said her husband, helping her up;
" it seems the little foal that's stand-
ing there had taken a fancy to thee,
as almost all dumb things do.
There isn't much to be scared at in
that, is there?" and he went up
and patted it on the face, while it
rubbed its head against him; and
the old woman looked very foolish,
for she saw at a glance that it was
the same she had looked at when she
turned round and it stood foreshort-
ened, as painters call it, full before
her, with its ears up, just before she
set off running.
0, how silly I've been !" said the
old butter-woman, making prom-
ises I would never sell any more stale


eggs, nor never again do this, that,
and the other. Why, I declare, I've
been a greater donkey than that
little thing which scared me so !"
"Keep thy good promises, my
old wench, then thou wilt not be so
easily scared in future," said her
husband. "I told thee at the time
it was very wicked to sell Nanny
those eggs that had been sat upon.
It's quite bad enough to injure any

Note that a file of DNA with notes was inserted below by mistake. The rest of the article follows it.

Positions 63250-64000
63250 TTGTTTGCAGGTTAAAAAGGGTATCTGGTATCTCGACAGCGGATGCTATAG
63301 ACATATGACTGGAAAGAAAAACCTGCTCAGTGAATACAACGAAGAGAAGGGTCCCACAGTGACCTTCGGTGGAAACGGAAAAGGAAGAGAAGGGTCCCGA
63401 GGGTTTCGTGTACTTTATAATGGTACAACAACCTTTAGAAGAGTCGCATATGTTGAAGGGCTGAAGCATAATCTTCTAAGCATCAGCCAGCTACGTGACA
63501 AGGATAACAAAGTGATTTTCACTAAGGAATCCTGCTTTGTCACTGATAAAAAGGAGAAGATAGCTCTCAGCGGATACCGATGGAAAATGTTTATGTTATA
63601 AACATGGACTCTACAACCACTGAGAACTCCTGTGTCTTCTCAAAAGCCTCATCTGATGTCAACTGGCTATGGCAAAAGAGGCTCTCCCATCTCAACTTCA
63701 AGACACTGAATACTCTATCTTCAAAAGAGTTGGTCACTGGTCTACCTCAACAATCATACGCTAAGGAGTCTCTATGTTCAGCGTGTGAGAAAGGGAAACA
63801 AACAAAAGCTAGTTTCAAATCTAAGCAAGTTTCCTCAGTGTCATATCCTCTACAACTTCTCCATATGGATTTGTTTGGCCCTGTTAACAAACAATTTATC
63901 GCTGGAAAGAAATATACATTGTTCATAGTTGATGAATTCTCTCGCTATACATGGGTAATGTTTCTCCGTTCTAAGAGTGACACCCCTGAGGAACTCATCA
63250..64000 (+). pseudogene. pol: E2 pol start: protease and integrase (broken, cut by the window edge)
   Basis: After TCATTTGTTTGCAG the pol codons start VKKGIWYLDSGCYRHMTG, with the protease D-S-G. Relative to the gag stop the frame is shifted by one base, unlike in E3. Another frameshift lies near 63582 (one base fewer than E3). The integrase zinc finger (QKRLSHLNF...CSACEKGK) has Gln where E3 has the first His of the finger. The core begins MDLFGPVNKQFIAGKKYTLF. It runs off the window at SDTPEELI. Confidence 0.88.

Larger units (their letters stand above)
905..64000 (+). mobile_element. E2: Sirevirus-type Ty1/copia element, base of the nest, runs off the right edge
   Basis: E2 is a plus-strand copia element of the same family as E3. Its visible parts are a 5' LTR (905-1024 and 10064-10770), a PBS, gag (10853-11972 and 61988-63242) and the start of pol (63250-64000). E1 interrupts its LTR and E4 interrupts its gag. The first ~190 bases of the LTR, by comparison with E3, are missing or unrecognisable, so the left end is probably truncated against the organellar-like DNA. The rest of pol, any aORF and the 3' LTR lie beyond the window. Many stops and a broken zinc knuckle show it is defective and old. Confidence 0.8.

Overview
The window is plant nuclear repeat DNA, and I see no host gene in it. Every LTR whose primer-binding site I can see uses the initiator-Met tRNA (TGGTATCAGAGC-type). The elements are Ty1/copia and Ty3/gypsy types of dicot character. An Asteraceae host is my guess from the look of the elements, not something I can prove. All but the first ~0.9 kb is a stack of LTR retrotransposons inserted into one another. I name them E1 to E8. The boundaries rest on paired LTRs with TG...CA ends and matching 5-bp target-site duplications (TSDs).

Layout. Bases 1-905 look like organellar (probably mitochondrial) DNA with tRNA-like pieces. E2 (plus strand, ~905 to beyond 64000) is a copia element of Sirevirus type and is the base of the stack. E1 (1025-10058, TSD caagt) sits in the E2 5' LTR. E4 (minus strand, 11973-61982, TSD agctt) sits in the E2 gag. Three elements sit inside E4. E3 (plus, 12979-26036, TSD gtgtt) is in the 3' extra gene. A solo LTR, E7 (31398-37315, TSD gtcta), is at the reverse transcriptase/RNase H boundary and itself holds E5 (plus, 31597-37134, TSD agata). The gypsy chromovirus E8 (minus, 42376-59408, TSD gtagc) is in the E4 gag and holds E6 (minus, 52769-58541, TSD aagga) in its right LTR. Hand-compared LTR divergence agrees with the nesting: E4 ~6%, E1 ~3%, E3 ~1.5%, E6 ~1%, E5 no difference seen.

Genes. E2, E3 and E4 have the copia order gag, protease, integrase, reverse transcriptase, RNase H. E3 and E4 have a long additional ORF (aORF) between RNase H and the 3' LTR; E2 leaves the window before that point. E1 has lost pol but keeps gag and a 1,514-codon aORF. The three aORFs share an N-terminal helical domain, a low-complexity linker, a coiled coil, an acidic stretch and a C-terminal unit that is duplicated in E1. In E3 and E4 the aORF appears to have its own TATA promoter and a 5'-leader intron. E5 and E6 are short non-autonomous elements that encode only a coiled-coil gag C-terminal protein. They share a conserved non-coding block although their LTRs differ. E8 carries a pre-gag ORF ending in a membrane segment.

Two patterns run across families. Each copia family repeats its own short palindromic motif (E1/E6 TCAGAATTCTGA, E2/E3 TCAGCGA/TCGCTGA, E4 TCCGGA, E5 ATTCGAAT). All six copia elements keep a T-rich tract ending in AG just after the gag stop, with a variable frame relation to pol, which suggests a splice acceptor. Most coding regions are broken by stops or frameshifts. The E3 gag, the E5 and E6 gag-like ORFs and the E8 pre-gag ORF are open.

one through a mistake, and when
we don't intend it; but to do so
wilfully, and for gain, is downright
wickedness; and if something had
come to thee, and followed thee across
the Common, that oughtn't to come
near a Christian, instead of this


pretty little ass's foal, why thy own
conscience must have told thee that
it was nothing more than thou de-
served; and it did so, I'll be bound.
The kettle is boiling, and a dish of
tea will do thee a world of good
after such a fright; so go in and
make thyself one, while I put up
this little foal in the cow-house, and
make up a bit of a bed for it, and
give it some supper. It will be all
right, as Crumpeltyhorn is out at
Now, the little foal became so
great a favorite that the old woman
used to let it come into the cottage
and feed it out of her hand; and
though she soon found out who was


the right owner, she did not want
to part with it; and that was why it
was missing for a whole fortnight.
Then, as people will gossip in a
country place, it soon became known
how frightened the old woman had
been, and what she had done when
it followed her across the Common
in the dark, and all about the addled
eggs, and the bad sixpence, and the
lard; for her husband said a confes-
sion was nothing unless everybody
knew it; and as he was a good old
man, and did not approve of the
things his wife had done, he talked
about them, as he said, "to shame
her, and make her better."
And I must tell you that it is


our evil conscience which accuses us